HISA Grants for Veterans

Veterans and military personnel with service-related medical issues may qualify for the VA Home Improvement and Structural Alterations grant (HISA), which offers funding to veterans who need to make alterations to their home, even if it’s a rental.

Written by: Craig Richardson

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It’s widely known that the VA housing program offers a direct and accessible path to homeownership that’s been used by hundreds of thousands of qualified service members and veterans over many decades. Should you need to make alterations to that home to make it more accessible because of a service-related injury or disability, there are also grant programs for disabled veterans for which you might qualify.

Disabled veterans with service-related medical issues may qualify for the VA Home Improvement and Structural Alterations grant (HISA), a VA home improvement grant that offers funding to veterans who need to make alterations to their home, even if it’s a rental.

HISA won’t cover the costs of cosmetic projects like a fresh coat of paint or vanity upgrades to lighting and plumbing fixtures. Instead, this program is meant to make access to and use of the home easier and more livable.

What Are Home Improvements and Structural Alterations (HISA) Grants?

Money from a HISA grant can help pay for modifications and improvements to a home that are considered medically necessary to the occupant. Typically, the need for these modifications is due to service-connected medical issues, with a physician prescribing specific changes.. Alterations can be made to a home that is owned or even rented by, or for, a veteran. There is no list of qualifying conditions for the grant; instead, the modifications must be deemed medically necessary by a physician.

What HISA Can Be Used For?

Again, to be awarded a HISA grant, the VA mandates that all changes be “medically necessary improvements and structural alterations.” Alterations can typically include:

  • Modifications to access points (doorways) of the structure
  • Essential bathroom and self-care upgrades, such as a walk-in shower
  • Modifications to sinks, counters, surfaces in a kitchen or bathroom
  • Changes to entrance paths or driveways to include the addition of ramps
  • Improvement to plumbing or electrical systems to better accommodate medically necessary equipment

Whether or not you are already settled in a home or are in the market to buy or rent one .and believe you would qualify for a HISA grant, it’s best to understand the limitations of the program. In other words, there are many examples of improvements and structural changes that are not covered by a HISA grant.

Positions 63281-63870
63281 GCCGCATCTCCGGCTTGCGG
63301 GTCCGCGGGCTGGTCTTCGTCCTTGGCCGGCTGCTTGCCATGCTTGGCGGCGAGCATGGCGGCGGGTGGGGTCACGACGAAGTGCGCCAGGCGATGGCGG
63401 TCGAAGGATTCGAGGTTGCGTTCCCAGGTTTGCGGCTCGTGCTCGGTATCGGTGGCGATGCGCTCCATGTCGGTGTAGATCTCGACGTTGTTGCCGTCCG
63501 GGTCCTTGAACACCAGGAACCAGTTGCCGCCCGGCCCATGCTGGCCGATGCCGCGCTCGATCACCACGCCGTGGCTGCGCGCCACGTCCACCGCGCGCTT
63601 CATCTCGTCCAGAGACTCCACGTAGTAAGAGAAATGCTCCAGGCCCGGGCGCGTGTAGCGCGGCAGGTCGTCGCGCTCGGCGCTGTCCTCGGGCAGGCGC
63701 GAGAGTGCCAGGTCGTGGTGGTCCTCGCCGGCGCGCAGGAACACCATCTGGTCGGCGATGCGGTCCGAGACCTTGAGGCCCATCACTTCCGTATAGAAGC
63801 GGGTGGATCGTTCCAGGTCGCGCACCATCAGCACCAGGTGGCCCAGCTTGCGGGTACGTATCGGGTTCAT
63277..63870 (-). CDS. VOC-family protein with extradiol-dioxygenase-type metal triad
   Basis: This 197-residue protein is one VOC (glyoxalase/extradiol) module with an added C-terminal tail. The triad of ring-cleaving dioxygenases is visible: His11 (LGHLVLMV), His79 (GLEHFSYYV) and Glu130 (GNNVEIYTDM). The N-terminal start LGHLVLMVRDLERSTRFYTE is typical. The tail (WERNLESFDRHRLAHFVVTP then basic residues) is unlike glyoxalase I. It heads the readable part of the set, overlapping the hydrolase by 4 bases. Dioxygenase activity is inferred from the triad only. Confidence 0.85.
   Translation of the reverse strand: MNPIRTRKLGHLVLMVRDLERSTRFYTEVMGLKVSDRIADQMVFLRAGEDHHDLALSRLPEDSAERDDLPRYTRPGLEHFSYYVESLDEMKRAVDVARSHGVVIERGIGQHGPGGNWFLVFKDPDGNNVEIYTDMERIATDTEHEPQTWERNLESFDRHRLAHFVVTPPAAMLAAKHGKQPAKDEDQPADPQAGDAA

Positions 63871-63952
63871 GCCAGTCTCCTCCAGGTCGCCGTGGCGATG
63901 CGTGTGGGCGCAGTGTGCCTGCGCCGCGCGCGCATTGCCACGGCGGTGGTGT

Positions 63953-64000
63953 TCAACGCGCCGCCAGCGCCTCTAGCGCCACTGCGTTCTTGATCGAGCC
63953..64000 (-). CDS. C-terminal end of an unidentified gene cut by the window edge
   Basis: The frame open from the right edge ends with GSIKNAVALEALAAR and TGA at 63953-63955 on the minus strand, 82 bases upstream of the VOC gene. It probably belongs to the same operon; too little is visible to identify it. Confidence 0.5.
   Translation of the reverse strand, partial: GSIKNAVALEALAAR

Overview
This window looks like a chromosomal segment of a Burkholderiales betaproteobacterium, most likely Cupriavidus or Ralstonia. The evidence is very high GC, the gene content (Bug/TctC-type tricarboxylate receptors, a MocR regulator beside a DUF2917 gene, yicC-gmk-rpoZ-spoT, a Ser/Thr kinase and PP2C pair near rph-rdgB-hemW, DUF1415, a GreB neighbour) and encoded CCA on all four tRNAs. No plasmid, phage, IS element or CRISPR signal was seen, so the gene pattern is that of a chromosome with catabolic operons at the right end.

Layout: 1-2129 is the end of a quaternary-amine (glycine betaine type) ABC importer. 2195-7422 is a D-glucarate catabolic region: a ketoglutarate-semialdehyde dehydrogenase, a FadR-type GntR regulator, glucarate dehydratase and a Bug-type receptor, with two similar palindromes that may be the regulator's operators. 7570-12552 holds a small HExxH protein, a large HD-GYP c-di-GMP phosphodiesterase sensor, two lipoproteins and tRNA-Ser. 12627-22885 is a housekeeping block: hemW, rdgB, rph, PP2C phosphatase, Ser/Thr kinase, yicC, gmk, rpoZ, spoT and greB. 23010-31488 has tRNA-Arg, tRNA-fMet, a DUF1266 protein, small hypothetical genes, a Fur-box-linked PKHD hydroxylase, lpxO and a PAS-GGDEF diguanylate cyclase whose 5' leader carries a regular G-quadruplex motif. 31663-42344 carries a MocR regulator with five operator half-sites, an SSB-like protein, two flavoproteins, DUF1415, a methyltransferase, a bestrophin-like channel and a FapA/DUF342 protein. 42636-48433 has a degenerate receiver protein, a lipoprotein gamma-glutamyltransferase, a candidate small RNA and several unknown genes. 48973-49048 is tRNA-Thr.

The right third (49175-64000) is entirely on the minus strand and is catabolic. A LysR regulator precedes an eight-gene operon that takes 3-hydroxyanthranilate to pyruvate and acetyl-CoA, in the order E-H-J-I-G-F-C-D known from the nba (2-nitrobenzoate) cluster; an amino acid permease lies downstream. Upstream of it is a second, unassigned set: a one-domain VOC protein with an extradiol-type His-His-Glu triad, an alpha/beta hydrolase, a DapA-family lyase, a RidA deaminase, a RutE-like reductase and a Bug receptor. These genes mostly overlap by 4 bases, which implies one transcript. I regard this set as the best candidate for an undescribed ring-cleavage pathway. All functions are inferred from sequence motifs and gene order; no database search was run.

Will HISA Cover a Hot Tub?

Funds from a HISA grant cannot be used to pay for a spa, hot tub, or Jacuzzi-type tubs, even though these devices offer some health benefits.

Will HISA Cover a Kitchen Remodel?

HISA funds can be applied toward certain aspects of a kitchen remodel, but the changes must be medically necessary. Examples would include modification of the sink, counters and other surfaces, and changes to the plumbing to accommodate medical equipment.

Will HISA Cover an Entrance Ramp and Deck?

HISA grant money can be used to modify the access points of a home (entrances and exits). The funds can also be directed to improving entrance paths or driveways in the immediate area of the home to allow better access to the structure through construction of permanent ramps.

HISA funds can’t be used toward exterior decking, or any removable accessibility equipment like portable ramps, porch lifts or stair glides.

HISA Grant Amounts

Just how much money is available through HISA grants for veterans? The answer depends on a few factors.

A veteran with a disability must be examined by a physician, who will assess whether their condition stems from military service. Assessments may determine that a disability is wholly service-related, wholly non-service-related, or somewhere in between, and the amount is designated by a percentage. That percentage will affect your eligibility for HISA grants.

Those with service-connected conditions or disabilities can receive a lifetime benefit of up to $6,800 through HISA grants. Veterans with disabilities that are 50% or more connected to military service can also receive up to $6,800. Those with disabilities rated at below 50% service connected can receive a lifetime benefit of up to $2,000.